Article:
But what if I told you that this statistic is from the Department of Education in the United States?
Now ask yourself: Would you take the same care in preparing the message? Would you argue that Christians need to think hard and therefore speak about issues and use vocabulary that are beyond your people in order to try to press them into deeper intellecutal waters?
It is a difficult dillemna, but one thing seems certain. When Americans teach overseas, I have never heard them complain about the intellectual level of the people they are training. Yet, I have heard many American pastors bemoan the fact that their own people have a hard time grasping what they believe is important.
Are you considering your people when you teach in the place where you are from?
Other Equally Very Important Side of Romans 10:14-17
then will they call on him in whom they have not believed? And how are they to
believe in him of whom they have never heard? And how are they to hear without
someone preaching? 15 And
how are they to preach unless they are sent? As it is written, “How beautiful
are the feet of those who preach the good news!” 16 But they have not all obeyed the
gospel. For Isaiah says, “Lord, who has believed what he has heard from us?” 17 So faith comes from hearing, and
hearing through the word of Christ.
words to the Romans in this passage have appeared in many sermons on missions
and in missionary reports. The argument often is that people must be sent to
preach the gospel, since without a preacher, people will not call on the name
of the Lord and be saved. The logic of Romans 10:14-15 is straightforward. This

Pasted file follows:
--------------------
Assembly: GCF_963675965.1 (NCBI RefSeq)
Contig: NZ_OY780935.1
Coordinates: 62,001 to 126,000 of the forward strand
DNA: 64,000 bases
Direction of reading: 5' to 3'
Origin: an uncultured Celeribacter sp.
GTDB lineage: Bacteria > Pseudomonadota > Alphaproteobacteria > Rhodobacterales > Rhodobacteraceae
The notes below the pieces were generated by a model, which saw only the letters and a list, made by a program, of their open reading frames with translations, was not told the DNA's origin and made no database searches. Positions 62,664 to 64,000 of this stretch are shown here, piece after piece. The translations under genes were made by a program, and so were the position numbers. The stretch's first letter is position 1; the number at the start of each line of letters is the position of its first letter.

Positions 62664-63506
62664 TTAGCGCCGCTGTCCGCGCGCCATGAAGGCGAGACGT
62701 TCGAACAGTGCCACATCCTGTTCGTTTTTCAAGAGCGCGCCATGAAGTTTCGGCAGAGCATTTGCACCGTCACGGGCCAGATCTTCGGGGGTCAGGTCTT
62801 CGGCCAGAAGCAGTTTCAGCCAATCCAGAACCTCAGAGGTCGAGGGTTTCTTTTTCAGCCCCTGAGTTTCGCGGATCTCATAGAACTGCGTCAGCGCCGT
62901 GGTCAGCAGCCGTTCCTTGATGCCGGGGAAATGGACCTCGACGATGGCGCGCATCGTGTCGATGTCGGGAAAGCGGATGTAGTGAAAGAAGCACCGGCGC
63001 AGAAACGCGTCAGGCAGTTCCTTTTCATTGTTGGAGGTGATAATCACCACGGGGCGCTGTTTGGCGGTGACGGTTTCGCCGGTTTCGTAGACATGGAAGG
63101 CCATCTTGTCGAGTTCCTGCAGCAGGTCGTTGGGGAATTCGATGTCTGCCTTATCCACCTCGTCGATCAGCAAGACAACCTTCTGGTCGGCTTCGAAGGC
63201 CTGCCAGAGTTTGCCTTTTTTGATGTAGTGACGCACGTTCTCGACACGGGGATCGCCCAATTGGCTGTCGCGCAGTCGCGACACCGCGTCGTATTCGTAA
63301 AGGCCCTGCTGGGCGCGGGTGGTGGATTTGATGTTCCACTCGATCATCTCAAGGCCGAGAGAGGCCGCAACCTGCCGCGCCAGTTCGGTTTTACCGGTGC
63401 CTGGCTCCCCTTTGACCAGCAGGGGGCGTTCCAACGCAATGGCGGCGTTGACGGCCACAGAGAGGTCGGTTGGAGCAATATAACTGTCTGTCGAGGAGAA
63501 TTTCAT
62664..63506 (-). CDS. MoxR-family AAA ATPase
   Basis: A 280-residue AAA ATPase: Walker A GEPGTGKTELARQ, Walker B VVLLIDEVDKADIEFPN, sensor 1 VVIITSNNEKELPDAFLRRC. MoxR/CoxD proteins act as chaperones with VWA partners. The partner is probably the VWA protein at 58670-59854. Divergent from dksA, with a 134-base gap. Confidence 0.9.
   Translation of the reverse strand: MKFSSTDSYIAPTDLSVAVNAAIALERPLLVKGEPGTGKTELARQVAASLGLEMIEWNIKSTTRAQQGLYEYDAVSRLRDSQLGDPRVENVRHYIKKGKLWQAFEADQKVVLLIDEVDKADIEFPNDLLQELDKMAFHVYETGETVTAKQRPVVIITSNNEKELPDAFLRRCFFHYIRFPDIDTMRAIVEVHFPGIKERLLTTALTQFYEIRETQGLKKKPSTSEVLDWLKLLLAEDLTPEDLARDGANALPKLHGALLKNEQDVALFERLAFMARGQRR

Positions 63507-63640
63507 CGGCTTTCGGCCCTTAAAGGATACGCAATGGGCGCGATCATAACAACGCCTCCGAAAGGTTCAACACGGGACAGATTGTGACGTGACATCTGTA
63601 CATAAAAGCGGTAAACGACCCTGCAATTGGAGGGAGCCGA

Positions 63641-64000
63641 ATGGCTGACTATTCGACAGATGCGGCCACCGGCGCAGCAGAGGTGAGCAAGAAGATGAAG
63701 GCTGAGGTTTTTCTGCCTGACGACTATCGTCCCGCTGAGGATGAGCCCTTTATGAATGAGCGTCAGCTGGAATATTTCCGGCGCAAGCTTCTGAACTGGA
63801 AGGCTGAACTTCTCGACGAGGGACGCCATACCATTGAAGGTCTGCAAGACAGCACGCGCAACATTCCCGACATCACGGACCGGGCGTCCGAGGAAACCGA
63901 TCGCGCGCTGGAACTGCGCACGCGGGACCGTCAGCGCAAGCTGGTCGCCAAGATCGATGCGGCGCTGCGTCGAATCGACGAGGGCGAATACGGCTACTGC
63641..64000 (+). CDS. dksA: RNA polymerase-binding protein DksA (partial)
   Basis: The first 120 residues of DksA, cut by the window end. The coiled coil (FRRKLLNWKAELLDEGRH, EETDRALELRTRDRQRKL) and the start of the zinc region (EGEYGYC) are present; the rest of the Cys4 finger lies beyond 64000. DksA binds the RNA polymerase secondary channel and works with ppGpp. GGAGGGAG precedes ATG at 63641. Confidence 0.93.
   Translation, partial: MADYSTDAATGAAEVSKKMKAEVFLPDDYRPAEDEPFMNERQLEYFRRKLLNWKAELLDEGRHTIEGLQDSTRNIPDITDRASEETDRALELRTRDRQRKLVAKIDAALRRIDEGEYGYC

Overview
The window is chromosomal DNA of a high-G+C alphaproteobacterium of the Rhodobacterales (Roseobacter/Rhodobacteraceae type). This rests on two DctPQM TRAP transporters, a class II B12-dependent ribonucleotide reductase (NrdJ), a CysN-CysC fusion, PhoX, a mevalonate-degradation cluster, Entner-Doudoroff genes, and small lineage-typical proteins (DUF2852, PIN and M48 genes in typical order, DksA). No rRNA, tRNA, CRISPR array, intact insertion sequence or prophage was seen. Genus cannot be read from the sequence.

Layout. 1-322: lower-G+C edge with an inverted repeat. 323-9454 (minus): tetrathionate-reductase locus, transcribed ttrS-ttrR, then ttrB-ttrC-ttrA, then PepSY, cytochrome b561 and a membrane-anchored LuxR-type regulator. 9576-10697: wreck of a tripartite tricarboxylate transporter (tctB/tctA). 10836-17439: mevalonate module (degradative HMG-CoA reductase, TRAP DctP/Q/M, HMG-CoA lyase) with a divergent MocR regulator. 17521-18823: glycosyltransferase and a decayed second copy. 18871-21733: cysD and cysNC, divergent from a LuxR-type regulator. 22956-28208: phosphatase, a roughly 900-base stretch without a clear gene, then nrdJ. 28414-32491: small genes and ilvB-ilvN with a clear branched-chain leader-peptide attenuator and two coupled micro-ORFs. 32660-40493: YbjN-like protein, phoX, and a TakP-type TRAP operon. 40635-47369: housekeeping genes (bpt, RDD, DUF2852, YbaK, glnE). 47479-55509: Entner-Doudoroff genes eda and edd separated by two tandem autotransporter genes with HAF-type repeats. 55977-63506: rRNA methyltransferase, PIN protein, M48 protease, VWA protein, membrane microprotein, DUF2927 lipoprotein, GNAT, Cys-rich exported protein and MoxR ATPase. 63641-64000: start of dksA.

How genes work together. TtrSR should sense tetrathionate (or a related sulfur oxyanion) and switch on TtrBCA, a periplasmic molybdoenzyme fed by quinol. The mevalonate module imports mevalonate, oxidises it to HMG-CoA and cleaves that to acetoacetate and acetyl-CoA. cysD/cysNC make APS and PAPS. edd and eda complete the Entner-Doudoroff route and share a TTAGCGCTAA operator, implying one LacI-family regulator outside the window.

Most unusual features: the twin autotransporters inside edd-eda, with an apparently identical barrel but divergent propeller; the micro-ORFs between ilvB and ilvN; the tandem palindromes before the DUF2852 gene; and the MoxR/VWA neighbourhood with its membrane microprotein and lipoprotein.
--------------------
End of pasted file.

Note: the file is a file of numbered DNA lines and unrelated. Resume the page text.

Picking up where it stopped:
point cannot be debated. But, have we missed an equally very important point of
this passage by focusing so much on the need to send? I think so.
is another part of Romans 10 that, if taken seriously, will intensify the
desire to bring the gospel to the nations. This point only comes into view when
we take Romans 10:14-15 in the context of Romans 9:30-10:17. We want to ask, “Why
did Paul say these words in this particular place?” To answer, we look in
summary form at the development of his argument and make the following
is a situation of unbelief that is displeasing to Paul (9:30-33). The
issue is that Gentiles have trusted God for righteousness. But Israel, by
trying to pursue righteousness through works, has not obtained it (9:32). The
actions of Gentiles and those of Israel are contrasted in 9:30-31. Israel
failed to understand that being made right with God is a matter of faith and
not works. It is the person who “believes in him” that “will not be put to
shame” (9:33). Right away, we see that faith is necessary for a right
relationship with God.
response to the situation of unbelief in Israel (10:1-4). In
response, Paul says, “Brothers, my heart’s desire and prayer to God for them is
that they may be saved” (10:1). It seems that Paul is very burdened, desires
their salvation, and prays that God will do it. His burden is because his
fellow Israelites are zealous for God, but in ignorance. They do not know that
righteousness with God is by faith and not by works, and so they labor to
obtain it. In other words, they are lost and need the gospel that promises
salvation through faith alone.